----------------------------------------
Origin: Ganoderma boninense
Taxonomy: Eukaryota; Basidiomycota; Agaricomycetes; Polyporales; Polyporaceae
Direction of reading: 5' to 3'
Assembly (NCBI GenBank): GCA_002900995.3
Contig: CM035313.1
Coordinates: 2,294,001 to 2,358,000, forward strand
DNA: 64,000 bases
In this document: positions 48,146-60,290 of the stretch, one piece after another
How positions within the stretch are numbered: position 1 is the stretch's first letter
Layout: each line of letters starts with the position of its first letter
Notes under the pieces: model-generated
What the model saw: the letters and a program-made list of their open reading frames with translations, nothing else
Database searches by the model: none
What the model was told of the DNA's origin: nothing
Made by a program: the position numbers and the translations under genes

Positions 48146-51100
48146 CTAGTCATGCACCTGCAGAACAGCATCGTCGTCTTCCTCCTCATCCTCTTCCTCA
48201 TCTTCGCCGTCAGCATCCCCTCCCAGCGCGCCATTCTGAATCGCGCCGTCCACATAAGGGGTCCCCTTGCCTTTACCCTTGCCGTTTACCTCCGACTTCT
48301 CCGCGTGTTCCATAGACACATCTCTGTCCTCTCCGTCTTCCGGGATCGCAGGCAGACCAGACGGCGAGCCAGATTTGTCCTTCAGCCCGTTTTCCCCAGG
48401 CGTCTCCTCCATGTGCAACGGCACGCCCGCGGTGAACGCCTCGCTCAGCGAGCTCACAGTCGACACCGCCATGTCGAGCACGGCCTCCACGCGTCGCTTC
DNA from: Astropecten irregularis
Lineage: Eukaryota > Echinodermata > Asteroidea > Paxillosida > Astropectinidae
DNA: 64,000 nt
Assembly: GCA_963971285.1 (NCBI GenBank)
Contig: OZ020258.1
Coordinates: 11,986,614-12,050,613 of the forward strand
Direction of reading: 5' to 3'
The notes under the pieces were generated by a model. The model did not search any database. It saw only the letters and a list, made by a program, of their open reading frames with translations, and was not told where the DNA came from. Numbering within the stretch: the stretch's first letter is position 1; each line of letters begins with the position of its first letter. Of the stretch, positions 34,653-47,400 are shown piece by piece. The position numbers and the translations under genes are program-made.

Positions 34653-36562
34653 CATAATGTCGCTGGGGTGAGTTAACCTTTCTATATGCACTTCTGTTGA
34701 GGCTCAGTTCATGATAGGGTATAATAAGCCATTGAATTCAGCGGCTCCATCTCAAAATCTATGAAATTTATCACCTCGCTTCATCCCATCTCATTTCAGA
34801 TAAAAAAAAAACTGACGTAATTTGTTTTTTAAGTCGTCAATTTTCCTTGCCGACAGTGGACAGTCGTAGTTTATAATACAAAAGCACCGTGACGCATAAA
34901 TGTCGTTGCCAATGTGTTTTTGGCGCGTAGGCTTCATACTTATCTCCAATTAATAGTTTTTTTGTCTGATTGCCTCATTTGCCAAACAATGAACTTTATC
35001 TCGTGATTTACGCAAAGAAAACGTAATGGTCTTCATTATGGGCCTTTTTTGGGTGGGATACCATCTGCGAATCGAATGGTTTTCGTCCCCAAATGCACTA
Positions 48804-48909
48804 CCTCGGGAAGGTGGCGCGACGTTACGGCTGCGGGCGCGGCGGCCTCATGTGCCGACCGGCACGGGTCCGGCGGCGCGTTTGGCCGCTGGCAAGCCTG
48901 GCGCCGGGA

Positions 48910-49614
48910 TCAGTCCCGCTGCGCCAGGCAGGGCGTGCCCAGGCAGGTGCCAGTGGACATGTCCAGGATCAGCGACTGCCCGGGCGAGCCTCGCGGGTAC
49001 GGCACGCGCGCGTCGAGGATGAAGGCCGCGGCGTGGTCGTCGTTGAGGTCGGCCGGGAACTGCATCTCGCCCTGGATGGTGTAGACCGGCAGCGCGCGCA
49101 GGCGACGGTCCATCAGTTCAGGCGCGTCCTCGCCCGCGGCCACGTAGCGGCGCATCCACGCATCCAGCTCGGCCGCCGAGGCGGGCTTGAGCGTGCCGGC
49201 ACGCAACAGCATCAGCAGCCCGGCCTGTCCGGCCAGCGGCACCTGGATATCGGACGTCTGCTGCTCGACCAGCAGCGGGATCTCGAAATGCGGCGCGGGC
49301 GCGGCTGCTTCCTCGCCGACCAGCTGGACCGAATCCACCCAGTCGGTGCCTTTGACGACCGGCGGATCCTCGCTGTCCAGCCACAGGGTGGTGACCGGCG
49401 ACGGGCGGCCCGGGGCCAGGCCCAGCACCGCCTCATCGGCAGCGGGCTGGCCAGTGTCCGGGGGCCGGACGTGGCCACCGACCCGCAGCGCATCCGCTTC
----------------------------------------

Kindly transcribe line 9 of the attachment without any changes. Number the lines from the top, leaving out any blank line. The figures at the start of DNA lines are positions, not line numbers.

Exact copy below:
How positions within the stretch are numbered: position 1 is the stretch's first letter